2000, what a year: already well into (what I expect will prove to become) a life-long love affair with punk-rock, living in fear of computers breaking down leading to the fall of modern civilisation (the millennium bug!) and stressing out as I begun to prepare for my GCSEs, it was the perfect setting for infectious pop-punk.

Now feeling ancient as I type this, back in the days when I could fit into 30” waist jeans I had to be selective about my tunes. Downloading music (regardless of legality) wasn’t easy and, with limited funds, I had wasted a bunch of my money on a minidisc player before realising that no-one decent released music on that format. That meant that I was required to revert back to the disc-man (CD player), which skipped whenever the bus went over a pothole and also meant that I could only carry one album per day.

In short, if an album made the cut that morning it needed be good since it was all I had for my 90-minute round-trip commute to school. Amongst the giants (**ahem** Limp Bizkit and Blink 182 pre-Skiba) was ‘Pennybridge Pioneers’ by Millencolin. Truthfully, once this record slotted into my player on any given Monday morning it would remain there for weeks.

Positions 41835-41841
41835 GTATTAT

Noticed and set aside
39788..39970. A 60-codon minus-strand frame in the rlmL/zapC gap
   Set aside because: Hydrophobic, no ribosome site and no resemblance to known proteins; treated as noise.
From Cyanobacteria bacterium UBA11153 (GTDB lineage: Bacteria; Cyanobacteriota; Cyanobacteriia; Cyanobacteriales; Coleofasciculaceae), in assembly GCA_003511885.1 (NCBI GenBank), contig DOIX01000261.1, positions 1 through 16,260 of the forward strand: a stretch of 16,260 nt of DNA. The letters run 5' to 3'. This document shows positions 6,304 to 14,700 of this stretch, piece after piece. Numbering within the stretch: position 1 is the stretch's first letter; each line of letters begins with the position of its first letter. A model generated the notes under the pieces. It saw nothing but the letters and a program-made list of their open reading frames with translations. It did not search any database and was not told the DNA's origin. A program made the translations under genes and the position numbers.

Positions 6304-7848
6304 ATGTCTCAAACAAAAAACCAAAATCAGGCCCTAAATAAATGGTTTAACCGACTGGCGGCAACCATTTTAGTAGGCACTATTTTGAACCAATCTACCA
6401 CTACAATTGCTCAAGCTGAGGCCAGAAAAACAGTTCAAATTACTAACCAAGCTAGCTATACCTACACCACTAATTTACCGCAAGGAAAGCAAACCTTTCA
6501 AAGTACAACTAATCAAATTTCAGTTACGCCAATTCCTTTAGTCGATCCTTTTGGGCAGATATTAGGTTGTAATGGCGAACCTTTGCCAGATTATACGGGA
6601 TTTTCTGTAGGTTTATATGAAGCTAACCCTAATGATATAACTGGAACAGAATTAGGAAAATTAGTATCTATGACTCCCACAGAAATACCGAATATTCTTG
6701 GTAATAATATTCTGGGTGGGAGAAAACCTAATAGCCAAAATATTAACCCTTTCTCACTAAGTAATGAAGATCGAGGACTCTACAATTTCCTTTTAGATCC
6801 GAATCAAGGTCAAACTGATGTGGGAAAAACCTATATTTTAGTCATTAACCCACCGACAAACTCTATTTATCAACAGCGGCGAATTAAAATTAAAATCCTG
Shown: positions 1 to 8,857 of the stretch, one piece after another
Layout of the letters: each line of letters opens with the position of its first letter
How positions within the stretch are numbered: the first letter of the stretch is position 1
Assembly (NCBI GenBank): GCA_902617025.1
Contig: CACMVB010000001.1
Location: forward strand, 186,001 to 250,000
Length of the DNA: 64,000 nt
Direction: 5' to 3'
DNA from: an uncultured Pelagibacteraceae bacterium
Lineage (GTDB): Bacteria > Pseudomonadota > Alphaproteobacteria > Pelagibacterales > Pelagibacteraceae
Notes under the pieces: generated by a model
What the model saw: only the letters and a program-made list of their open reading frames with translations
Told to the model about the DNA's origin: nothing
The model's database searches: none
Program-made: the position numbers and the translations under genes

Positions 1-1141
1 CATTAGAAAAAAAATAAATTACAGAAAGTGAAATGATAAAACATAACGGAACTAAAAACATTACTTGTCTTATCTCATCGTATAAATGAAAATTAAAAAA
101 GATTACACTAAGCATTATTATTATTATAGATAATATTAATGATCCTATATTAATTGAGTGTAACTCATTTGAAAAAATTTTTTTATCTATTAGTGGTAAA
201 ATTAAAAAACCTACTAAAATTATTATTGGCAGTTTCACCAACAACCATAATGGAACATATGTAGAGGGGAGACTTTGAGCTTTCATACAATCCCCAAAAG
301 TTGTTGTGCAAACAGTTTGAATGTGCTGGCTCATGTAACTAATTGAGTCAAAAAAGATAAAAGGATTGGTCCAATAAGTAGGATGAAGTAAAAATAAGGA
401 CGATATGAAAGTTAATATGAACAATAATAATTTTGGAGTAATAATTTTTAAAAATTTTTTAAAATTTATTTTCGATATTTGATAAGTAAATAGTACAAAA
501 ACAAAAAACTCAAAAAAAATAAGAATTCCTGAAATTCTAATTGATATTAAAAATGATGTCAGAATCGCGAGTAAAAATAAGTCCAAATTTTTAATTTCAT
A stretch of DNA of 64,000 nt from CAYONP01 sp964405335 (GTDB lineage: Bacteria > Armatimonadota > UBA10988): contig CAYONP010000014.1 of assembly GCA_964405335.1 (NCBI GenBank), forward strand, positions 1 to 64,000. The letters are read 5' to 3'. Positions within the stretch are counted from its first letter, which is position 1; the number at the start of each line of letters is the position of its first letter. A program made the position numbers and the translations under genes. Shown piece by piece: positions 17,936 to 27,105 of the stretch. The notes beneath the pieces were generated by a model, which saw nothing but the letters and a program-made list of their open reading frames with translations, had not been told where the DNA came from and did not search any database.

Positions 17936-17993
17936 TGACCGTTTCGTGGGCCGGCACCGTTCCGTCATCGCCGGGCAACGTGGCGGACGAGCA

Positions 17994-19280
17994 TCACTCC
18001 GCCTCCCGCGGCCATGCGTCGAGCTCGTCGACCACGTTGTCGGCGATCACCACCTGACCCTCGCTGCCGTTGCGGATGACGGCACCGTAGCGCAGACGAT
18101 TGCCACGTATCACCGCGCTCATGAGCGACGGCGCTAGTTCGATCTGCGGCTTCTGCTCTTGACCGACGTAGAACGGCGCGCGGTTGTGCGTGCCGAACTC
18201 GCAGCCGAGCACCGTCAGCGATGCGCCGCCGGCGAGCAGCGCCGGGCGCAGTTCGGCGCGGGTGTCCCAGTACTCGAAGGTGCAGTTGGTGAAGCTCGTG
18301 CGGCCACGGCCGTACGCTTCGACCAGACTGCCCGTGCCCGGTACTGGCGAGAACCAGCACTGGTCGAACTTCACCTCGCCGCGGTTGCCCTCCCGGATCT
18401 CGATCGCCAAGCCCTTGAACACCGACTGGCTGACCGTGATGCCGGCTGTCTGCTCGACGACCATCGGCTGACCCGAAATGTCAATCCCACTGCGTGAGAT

‘Pennybridge Pioneers’, being the band’s fourth studio album, was my first introduction to Millencolin, a band that I discovered from an Epitaph Records sampler. Never quite taking themselves entirely seriously (as demonstrated on the video for the track ‘Fox’) the infectious melodies and distinctive vocals jolted me, firmly consigning my nu-metal collection (including that limited edition Papa Roach album that came in a tin) to the wheelie bin.

Opening with a whirlwind snare roll before abruptly stopping on a double accent, and blasting back into one of greatest guitar lines I’ve heard, it was easy to fall in love with this record from the opening seconds.

Those who had followed Millencollin’s progression will have seen this fourth album as a much more polished/accessible effort which brings with it new fans, like me, but also disengages those who had bought into their earlier raw sound. Looking back at this record, for me, was the apex of the Millencolin back-catalogue (the ‘Smash’ before the ‘Americana’/‘Conspiracy of One’; the Alan Shearer before the David Nugent; the proper mars bar before the ‘fun-size’ chocolate bar range etc).

At least in my world, keeping firmly in mind that most club shows were at least 14+, I connected with the band further still since Millencolin were one of the few good European punk bands. ‘Pennybridge Pioneers’ managed to deliver what Sum 41 promised but never could (‘It’s all killer, no filler). Let’s face it ‘No Cigar’, ‘Fox’ and the title track remain staples of any decent punk/alternative rock nightclub 15 years later.

Millencolin are back, releasing their new album later this month, and this was a great opportunity to revisit the record that made me fall in love with them initially and simultaneously opening a door to a whole new genre/lifestyle; ‘Pennybridge Pioneers’ is truly a timeless classic.

‘True Brew’ by Millencolin is released on 27th April on Epitaph Records.